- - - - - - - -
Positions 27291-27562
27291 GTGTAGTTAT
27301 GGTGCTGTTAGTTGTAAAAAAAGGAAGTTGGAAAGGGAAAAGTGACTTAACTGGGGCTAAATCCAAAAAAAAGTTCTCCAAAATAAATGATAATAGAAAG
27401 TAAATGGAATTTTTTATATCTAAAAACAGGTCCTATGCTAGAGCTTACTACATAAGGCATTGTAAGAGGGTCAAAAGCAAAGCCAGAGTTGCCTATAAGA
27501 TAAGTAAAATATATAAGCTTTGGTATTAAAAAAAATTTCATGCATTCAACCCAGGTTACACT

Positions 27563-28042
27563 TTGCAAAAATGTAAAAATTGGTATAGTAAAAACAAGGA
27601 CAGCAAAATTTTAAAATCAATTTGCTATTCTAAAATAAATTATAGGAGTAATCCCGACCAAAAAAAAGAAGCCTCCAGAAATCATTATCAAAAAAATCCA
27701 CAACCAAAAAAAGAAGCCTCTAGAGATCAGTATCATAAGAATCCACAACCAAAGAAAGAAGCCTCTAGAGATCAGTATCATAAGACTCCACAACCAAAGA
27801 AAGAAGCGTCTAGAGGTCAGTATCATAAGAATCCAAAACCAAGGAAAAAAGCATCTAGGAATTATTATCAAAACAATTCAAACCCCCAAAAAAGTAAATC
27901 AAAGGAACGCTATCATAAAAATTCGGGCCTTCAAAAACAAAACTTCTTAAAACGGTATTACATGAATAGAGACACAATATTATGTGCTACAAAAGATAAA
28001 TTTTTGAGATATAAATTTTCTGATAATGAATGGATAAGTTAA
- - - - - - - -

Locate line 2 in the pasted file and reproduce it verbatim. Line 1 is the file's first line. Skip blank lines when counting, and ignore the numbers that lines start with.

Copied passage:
27291 GTGTAGTTAT